Number of people accessing homeless shelters on the rise across P.E.I.

The number of people accessing homeless shelters across the province is on the rise, according to figures released by the P.E.I. Community Advisory Board on Homelessness.

While average length of stay in a shelter is down, the number of people accessing shelters is up

Housing availability and rent increases also worry the Homeless Partnering Strategy and affiliated groups. (Dillon Hodgin/CBC)

The number of people accessing homeless shelters across the province is on the rise, according to figures released by the P.E.I. Community Advisory Board on Homelessness.

The Community Advisory Board (CAB) and Rural Advisory Board, under the federal government's Homelessness Partnering Strategy, released their statistics Wednesday.

According to the figures, the number of women accessing beds went up slightly but the largest leap was among homeless men — 228 men accessed a shelter in 2016 compared to 122 the year before.

Statistics on Homelessness in P.E.I., 2013-2016
Homelessness Indicators2013201420152016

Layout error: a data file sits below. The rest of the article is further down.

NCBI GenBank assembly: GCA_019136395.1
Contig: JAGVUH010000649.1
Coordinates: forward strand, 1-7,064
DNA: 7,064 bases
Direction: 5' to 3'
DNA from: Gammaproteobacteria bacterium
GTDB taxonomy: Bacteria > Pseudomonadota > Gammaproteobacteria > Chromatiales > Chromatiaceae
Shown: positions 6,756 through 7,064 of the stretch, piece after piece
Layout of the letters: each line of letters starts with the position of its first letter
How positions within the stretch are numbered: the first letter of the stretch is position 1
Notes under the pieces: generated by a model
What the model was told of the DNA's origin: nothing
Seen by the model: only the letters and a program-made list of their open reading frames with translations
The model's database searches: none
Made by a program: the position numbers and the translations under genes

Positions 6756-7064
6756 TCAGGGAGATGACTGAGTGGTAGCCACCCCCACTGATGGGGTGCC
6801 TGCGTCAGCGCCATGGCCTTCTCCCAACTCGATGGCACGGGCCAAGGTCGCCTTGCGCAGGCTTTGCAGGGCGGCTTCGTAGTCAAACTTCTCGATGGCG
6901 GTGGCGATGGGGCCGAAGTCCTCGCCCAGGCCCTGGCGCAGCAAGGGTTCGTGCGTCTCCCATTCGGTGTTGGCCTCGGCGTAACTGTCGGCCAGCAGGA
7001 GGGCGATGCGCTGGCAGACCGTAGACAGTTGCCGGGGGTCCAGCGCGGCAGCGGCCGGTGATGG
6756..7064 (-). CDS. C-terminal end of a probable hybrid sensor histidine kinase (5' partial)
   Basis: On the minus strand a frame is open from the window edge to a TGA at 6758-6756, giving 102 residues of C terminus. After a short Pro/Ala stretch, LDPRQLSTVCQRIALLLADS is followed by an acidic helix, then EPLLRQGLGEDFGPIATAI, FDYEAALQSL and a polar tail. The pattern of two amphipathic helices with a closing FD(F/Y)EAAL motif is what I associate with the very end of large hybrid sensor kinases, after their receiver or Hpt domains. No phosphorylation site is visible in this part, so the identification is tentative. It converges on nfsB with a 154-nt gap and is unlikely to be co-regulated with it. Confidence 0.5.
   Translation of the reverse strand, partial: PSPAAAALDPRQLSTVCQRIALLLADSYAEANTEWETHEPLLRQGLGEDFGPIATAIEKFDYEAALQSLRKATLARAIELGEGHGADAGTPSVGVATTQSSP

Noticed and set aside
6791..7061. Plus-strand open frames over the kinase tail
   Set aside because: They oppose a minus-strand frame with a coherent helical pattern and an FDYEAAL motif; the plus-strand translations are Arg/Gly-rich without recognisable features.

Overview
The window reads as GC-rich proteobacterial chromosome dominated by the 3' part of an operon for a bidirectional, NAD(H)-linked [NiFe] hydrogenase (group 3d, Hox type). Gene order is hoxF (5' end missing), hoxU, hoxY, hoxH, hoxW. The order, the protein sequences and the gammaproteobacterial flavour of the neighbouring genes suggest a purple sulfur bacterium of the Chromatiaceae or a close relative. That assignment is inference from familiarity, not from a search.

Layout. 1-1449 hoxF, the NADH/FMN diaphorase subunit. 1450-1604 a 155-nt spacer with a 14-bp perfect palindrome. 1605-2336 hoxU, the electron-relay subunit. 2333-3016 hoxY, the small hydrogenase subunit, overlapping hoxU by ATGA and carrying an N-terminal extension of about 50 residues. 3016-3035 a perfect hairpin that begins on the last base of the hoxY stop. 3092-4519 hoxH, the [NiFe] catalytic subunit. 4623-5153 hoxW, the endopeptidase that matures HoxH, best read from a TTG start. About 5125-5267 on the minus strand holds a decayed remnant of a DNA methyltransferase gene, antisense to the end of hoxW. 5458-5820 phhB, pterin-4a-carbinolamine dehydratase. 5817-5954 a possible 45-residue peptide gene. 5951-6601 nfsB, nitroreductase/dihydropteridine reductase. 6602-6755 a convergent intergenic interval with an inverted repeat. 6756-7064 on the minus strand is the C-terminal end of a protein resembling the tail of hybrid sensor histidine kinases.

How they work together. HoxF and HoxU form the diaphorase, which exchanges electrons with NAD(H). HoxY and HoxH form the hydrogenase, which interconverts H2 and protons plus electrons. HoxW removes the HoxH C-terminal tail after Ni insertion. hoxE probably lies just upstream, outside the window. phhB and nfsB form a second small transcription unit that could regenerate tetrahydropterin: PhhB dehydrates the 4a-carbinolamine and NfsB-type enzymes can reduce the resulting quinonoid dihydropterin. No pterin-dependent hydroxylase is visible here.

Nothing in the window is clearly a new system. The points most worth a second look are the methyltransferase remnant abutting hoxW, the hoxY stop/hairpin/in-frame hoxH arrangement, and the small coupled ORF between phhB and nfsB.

Number of shelter beds on P.E.I.39393945
Number of women accessing shelters67808588
Number of men accessing shelters11583122228
Average stay in shelter (days)2214.213.210.1

The average length of stay in shelter beds was down, with individuals spending 10.1 days using a bed on average in 2016 compared to 22 days in 2013.

Number of available beds 

The total number of beds available went up to 45 in 2016, with each bed being used just over 100 times per year on average.

That's higher than the 2015 figure that shows each shelter bed was used roughly 73 times per year.

Additionally, urban housing continues to worry CAB as the number of available apartments continues to decline, according to their figures.

Overall apartment vacancy in Summerside and Charlottetown fell in 2016, dropping to 2.1 per cent of units available to rent. Average rent also increased for one- and two-bedroom apartments in both urban centres.

This, combined with a growing population across the province, is creating a mismatch with the current need for housing, said the release.